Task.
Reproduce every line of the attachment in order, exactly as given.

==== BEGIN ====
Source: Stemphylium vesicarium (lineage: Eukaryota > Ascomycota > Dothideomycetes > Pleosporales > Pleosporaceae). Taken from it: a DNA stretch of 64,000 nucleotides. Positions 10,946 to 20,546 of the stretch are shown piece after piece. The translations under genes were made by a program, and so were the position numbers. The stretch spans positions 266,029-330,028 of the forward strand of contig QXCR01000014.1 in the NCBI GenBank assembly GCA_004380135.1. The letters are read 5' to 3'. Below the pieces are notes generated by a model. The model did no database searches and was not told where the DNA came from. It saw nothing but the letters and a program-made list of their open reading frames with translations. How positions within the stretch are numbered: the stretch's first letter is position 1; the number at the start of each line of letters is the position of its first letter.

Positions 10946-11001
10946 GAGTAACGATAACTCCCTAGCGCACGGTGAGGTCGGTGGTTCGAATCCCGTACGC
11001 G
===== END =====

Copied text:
Source: Stemphylium vesicarium (lineage: Eukaryota > Ascomycota > Dothideomycetes > Pleosporales > Pleosporaceae). Taken from it: a DNA stretch of 64,000 nucleotides. Positions 10,946 to 20,546 of the stretch are shown piece after piece. The translations under genes were made by a program, and so were the position numbers. The stretch spans positions 266,029-330,028 of the forward strand of contig QXCR01000014.1 in the NCBI GenBank assembly GCA_004380135.1. The letters are read 5' to 3'. Below the pieces are notes generated by a model. The model did no database searches and was not told where the DNA came from. It saw nothing but the letters and a program-made list of their open reading frames with translations. How positions within the stretch are numbered: the stretch's first letter is position 1; the number at the start of each line of letters is the position of its first letter.

Positions 10946-11001
10946 GAGTAACGATAACTCCCTAGCGCACGGTGAGGTCGGTGGTTCGAATCCCGTACGC
11001 G